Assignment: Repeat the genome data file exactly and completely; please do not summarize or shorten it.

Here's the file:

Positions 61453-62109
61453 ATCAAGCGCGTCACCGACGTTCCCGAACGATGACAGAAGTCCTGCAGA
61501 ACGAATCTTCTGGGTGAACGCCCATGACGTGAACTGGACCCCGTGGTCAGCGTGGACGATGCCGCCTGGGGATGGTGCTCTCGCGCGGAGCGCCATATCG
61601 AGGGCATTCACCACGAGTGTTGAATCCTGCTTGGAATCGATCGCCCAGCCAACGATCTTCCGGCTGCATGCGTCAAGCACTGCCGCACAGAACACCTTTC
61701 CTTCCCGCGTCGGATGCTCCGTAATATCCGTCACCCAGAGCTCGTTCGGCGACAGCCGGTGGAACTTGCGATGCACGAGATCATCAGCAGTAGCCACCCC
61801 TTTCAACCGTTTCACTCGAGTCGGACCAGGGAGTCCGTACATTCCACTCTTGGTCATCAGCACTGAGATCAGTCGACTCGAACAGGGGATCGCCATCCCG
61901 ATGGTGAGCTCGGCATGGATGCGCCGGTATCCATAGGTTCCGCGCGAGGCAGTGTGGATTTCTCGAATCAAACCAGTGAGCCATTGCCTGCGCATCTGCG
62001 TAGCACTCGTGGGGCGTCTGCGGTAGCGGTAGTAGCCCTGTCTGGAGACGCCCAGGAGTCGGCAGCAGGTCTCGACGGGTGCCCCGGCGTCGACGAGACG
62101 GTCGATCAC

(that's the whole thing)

Positions 61453-62109
61453 ATCAAGCGCGTCACCGACGTTCCCGAACGATGACAGAAGTCCTGCAGA
61501 ACGAATCTTCTGGGTGAACGCCCATGACGTGAACTGGACCCCGTGGTCAGCGTGGACGATGCCGCCTGGGGATGGTGCTCTCGCGCGGAGCGCCATATCG
61601 AGGGCATTCACCACGAGTGTTGAATCCTGCTTGGAATCGATCGCCCAGCCAACGATCTTCCGGCTGCATGCGTCAAGCACTGCCGCACAGAACACCTTTC
61701 CTTCCCGCGTCGGATGCTCCGTAATATCCGTCACCCAGAGCTCGTTCGGCGACAGCCGGTGGAACTTGCGATGCACGAGATCATCAGCAGTAGCCACCCC
61801 TTTCAACCGTTTCACTCGAGTCGGACCAGGGAGTCCGTACATTCCACTCTTGGTCATCAGCACTGAGATCAGTCGACTCGAACAGGGGATCGCCATCCCG
61901 ATGGTGAGCTCGGCATGGATGCGCCGGTATCCATAGGTTCCGCGCGAGGCAGTGTGGATTTCTCGAATCAAACCAGTGAGCCATTGCCTGCGCATCTGCG
62001 TAGCACTCGTGGGGCGTCTGCGGTAGCGGTAGTAGCCCTGTCTGGAGACGCCCAGGAGTCGGCAGCAGGTCTCGACGGGTGCCCCGGCGTCGACGAGACG
62101 GTCGATCAC